Whatever that can be done during the day would certainly feel differently at night, and scuba diving is no exception to that. There’s always going to be something special happening whenever you do a night dive, from bioluminescent creatures, to nocturnal marine life, to just the simple, calm ambience of it all. You could have explored your favorite reef until you’re familiar with every nook and cranny, but once you do it at night, it’s a completely new world.
While a lot of people would feel overwhelmed by the prospect of doing a night dive, scuba diving at night does offer a unique experience, and once you get the hang of it, you’ll definitely be hungry for more. But where do you even start? What should you expect? Well, we’ve summarized a few things you’ll be able to enjoy in this nocturnal marine experience.
1. There’s a Lot of New Animals to See
There is a significant shift in activity for the local wildlife once the sun starts setting. A lot of the day time fishes start retreating into their hidey holes, while octopus become more active and start roaming the reefs for food, as will the squids and the cuttlefishes. Some species even produce bioluminescence, where their bodies shift in color, and would even produce light. While this can be observed during the day, it becomes more apparent during a night dive.
Certain species of sharks and rays also become more active during the night to hunt. This can be a bit of a treat, as some species aren’t as active during the day as they are at night. You’ll also be able to notice that their eyes reflect light, much like a cat’s eyes will. While the prospect of swimming with sharks may not appeal to some, they’re actually more interested in searching for food rather than attacking humans.
2. The Environment Changes. A Lot.
While most people would be forgiven to think that corals are no different from decorative rocks, going out on a night dive will certainly change your opinion about that. At night, many coral polyps open up to feed to absorb nutrients from the passing currents. This sort of activity isn’t exclusive at night time, but it does become more apparent after dusk, as the colors of the reef start becoming more vibrant.
Much of the light you get to see underwater becomes filtered out the deeper you go, losing color in the process. During a night dive, the only source of light you’ll be having is the one you’re carrying, and since the source is close by, you get the see everything in its full glory, just as it should be. The light becomes more concentrated, and your senses become more acute, allowing you to appreciate the reef in a different light. Pun intended.
3. Be Prepared for the Best Light Show
Just as we’ve mentioned before, one of the best things to experience on a night dive is the presence of bioluminescent lifeforms. It’s not just cuttlefish, but also plankton. What’s special about these plankton is that they glow like fireflies whenever they come into contact with you. Simply waving your arms will create one of the best lights shows you’ve ever seen.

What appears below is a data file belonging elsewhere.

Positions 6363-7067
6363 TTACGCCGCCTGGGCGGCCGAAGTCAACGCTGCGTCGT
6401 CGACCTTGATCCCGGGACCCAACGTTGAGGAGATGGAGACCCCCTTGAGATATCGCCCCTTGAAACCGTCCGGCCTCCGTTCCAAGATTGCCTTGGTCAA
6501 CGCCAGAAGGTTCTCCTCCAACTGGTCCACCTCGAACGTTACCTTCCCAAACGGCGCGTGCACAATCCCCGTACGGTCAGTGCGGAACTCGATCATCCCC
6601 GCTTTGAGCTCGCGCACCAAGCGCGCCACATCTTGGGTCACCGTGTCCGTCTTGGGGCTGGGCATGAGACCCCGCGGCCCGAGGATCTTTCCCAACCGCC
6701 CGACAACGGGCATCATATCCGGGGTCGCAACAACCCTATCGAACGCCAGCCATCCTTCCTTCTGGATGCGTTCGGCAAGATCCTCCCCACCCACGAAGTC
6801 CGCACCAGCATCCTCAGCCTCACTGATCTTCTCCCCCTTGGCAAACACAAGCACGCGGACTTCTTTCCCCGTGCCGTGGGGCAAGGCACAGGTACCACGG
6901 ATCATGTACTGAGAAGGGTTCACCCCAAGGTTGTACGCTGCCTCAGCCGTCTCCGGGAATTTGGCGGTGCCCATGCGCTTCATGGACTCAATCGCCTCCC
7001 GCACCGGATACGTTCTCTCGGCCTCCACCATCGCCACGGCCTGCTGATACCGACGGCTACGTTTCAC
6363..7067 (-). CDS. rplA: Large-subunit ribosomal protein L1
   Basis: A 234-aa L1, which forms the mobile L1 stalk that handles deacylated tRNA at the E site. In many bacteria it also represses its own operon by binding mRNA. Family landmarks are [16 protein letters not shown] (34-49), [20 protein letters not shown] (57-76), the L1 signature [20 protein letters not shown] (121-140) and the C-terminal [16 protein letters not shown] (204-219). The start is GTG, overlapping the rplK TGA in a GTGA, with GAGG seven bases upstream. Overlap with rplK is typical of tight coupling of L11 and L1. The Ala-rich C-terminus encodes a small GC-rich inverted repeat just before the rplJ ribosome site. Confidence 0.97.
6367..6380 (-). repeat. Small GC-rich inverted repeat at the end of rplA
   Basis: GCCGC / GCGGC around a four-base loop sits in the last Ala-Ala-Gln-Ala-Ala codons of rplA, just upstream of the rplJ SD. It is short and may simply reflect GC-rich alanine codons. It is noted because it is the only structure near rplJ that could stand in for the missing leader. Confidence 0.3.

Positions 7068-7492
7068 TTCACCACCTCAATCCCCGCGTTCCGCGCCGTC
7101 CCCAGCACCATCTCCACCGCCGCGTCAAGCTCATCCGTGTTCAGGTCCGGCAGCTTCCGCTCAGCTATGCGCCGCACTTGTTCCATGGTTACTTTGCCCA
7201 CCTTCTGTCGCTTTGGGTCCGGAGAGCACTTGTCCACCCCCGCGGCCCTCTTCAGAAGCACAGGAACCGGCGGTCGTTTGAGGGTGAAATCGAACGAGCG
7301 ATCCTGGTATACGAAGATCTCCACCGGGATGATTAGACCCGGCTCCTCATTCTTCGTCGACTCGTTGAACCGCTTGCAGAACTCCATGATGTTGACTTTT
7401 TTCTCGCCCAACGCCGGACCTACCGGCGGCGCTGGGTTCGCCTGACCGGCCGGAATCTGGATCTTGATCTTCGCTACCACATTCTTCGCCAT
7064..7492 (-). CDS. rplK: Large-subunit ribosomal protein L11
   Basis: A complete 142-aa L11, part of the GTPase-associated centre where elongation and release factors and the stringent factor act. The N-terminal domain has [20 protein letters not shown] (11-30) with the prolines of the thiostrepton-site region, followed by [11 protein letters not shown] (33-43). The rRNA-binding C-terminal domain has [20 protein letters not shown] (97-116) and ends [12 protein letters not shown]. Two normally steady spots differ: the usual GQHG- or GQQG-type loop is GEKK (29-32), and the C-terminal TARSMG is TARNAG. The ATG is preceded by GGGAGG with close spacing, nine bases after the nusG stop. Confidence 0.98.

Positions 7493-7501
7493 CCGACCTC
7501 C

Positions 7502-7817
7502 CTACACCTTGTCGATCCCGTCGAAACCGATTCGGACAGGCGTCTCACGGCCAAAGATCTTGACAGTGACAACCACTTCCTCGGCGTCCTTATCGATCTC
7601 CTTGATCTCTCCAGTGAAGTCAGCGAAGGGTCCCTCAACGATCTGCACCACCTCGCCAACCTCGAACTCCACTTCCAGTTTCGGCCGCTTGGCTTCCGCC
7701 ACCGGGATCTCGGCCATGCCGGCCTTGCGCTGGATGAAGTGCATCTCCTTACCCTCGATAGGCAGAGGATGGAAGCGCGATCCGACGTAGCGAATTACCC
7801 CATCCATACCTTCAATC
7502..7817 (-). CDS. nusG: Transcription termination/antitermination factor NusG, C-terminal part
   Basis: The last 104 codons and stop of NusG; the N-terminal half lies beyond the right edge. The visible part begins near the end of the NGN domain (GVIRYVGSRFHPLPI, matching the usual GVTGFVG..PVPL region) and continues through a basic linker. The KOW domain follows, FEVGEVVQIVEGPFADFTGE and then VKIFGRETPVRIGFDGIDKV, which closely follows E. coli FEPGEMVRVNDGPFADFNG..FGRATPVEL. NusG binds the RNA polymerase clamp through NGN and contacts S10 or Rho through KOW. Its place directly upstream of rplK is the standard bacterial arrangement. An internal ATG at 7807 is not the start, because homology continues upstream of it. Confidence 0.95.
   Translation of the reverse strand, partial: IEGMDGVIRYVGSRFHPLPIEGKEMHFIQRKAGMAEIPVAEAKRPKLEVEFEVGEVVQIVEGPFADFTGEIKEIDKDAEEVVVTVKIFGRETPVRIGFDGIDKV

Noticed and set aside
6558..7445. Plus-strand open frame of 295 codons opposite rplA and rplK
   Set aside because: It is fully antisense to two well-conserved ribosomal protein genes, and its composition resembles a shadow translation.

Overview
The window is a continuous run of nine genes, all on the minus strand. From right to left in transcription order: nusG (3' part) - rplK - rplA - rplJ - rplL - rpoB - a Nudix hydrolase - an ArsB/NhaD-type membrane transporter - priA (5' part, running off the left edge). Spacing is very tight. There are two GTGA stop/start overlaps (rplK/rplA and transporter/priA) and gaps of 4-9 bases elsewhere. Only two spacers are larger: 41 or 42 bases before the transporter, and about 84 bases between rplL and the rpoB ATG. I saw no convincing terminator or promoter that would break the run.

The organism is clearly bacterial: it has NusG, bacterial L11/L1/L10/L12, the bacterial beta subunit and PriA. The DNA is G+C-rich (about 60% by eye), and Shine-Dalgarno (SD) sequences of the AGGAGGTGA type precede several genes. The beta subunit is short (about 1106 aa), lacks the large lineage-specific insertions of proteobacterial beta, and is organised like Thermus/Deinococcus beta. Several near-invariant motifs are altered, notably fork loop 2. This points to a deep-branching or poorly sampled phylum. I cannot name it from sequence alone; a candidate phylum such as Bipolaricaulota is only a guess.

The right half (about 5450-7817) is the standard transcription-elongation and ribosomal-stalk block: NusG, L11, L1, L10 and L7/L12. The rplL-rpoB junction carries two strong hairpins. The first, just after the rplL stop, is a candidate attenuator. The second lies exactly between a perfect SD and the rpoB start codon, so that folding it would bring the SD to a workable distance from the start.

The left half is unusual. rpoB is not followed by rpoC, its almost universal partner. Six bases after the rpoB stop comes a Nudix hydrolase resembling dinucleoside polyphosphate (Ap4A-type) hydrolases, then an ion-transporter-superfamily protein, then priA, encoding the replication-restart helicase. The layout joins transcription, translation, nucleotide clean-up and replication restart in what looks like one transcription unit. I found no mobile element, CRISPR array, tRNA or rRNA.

Getting the Most Out of Your Dive
Now that we’ve talked about what you should be expecting at a night dive, it’s time to talk about how you can make the most out of it. Here are just some tips you should consider doing to help you prepare:
1. Stick to The Shallows
A lot of people who are doing their first night dive tend to try and upscale themselves whenever they do. They tend to bring in new gear or try to get into the deeper parts of the water to try and make the most of it. As we’ve mentioned before, the reef can be a different place at night from what you’re used to, so upscaling the dive will only cause you unneeded complications and stress. Sticking to the shallows and at calmer waters will make things easier for you, and if things start getting rough, it becomes a lot more manageable, even fun. You can go for harder dives once you’ve gotten used to the night dive.
2. Start at Dusk
While it may seem counter-intuitive to start your night dive hours before nighttime, it’s actually a good time to do so, since you still have a bit of light left to check your gear. You’ll also get the chance to slowly acclimatize to the surroundings just as the daylight is fading, not when it’s already pitch-black. Starting your dive at dusk would also allow you to observe creatures as they change their behaviors to get ready for the night.
3. Get a Good Light Source
There isn’t much of a difference in the gear you’ll need to carry when you go in for a night dive. The biggest changes, however, is the most important. Making sure that you have a good light source means you’ll get to appreciate your surroundings better and help with the navigation. You’ll also be needing a backup light, preferably something small enough for you to keep in your pocket, but still big enough to help you find your way home in case your primary light goes out.
4. Plan the Dive
Forgetting to make the proper night dive plan could spell disaster for you and your team. It can be easy to lose sight of things and get lost when you’re out in the water in the dead of night. You should plan out the duration of the dive, how deep you plan on going, and who you’ll be diving with. Also make sure to pay attention to the briefing. A lot of experienced divers tend to forget how important briefings are, but during a night dive, the information you get here just might save your life.
There’s a lot to consider when you’re out doing your first night dive, but once you get the hang of it, you’ll be in for the best treat of your life. Scuba diving at night is a unique experience that you need to do at least once in a lifetime. A well-planned night dive has the potential to make the familiar and boring look new and exciting.